China Resumes Panda Diplomacy With Two Bears Headed to DC

(Bloomberg) -- Pandas are returning to Washington’s National Zoo, the latest sign that China is reversing course after it took back all the bears on loan to the US.

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China will send a new pair of pandas, two-year-olds Bao Li and Qing Bao, to Washington by the end of the year, the Smithsonian Institution’s National Zoo said Wednesday. The pandas will stay through April 2034 and, in keeping with past agreements, the bears and any offspring they produce will remain China’s property.

A previous set of pandas left Washington in November after the US and China failed to renew an agreement for them to stay. Their absence marked the first time the National Zoo has been without the bears since 1972, when a pair of pandas was loaned as a gift from Beijing to commemorate President Richard Nixon’s visit.

The two sides’ failure to renew their deal had fanned speculation that China was ending its so-called panda diplomacy after similar deals expired with zoos in Atlanta, Memphis and San Diego. Although both sides denied politics were at play, the loss of America’s pandas coincided with a drastic worsening of ties.

But Chinese President Xi Jinping announced at a summit with President Joe Biden last year that more pandas would arrive in the US, part of a broader pitch to improve relations and revive flagging foreign investment. Xi noted the departure of the pandas from the National Zoo, saying he was told that “many American people — especially children — were really reluctant to say goodbye to the pandas and went to the zoo to see them off.”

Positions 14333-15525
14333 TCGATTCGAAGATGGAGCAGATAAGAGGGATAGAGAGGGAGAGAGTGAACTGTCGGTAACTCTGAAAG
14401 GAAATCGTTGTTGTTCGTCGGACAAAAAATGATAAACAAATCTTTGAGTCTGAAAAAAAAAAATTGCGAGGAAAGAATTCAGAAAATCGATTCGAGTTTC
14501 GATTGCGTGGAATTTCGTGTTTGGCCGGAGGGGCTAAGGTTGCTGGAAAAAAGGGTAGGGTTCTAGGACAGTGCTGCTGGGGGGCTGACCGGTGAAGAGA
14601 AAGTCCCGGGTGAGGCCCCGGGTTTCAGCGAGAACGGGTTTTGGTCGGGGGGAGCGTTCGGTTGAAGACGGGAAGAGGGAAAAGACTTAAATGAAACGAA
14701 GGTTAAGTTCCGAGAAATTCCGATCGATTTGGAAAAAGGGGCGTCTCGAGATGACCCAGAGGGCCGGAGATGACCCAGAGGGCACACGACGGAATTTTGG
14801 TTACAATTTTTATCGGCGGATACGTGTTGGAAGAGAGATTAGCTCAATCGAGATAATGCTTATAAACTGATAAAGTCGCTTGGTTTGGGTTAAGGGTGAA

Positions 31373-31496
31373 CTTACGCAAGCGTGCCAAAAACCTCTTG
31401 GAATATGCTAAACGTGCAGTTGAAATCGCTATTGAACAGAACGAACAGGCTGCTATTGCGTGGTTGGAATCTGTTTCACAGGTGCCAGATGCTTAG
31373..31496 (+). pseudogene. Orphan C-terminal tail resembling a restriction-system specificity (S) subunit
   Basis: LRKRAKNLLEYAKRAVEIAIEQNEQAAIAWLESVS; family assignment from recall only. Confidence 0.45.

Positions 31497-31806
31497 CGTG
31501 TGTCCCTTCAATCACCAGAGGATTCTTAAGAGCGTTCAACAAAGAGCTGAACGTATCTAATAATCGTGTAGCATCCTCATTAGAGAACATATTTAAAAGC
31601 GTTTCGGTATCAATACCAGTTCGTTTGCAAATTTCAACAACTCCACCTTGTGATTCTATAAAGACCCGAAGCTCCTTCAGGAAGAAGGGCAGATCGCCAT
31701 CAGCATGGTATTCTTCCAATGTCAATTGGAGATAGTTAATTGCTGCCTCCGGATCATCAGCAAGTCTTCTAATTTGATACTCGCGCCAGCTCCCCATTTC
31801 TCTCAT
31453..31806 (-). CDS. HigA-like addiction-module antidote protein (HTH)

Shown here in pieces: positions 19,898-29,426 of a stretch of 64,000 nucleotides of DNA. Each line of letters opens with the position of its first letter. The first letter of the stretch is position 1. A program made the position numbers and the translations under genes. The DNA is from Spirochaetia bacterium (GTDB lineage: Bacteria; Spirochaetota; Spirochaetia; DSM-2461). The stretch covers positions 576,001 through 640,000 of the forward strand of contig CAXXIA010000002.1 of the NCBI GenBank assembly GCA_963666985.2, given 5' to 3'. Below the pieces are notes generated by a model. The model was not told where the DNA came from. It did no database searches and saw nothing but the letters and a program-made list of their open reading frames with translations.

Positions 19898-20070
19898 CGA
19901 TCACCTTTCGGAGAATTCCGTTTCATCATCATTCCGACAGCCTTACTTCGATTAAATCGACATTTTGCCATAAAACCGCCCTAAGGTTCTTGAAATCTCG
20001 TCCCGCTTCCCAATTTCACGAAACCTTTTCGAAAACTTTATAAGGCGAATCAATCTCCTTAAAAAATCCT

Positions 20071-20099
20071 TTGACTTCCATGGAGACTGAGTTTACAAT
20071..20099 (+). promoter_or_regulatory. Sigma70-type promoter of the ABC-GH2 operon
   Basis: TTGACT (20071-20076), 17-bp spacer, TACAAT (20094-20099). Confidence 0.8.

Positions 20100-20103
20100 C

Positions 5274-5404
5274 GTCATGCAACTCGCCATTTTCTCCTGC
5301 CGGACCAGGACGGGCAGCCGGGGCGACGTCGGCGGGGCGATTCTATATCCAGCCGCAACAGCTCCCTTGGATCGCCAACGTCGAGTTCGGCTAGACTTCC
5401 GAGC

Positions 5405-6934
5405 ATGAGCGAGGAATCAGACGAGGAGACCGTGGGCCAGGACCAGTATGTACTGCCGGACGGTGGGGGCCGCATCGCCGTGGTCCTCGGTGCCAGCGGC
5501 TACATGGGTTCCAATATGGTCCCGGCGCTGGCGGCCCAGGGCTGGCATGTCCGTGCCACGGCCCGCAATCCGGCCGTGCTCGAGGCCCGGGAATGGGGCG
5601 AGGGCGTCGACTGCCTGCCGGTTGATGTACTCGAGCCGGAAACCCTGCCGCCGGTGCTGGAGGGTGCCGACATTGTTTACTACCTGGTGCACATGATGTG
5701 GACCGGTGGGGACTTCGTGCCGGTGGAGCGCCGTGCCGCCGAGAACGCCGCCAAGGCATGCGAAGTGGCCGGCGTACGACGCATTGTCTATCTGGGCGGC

In April, the San Diego Zoo announced it was getting new pandas four years after they left.

The male panda included in the latest loan to Washington, Bao Li, has roots in the city. His mother, Bao Bao, was born at the National Zoo in 2013.

The National Zoo heralded the new agreement with an announcement that featured First Lady Jill Biden.

“China played a rather cynical game when it took the pandas away from all American zoos without a willingness to negotiate new agreements,” said Dennis Wilder, a former White House and Central Intelligence Agency expert on China now at Georgetown University. “This turnaround in Chinese policy demonstrates that Beijing knows it must find ways to reach the American people in a more positive vein.”

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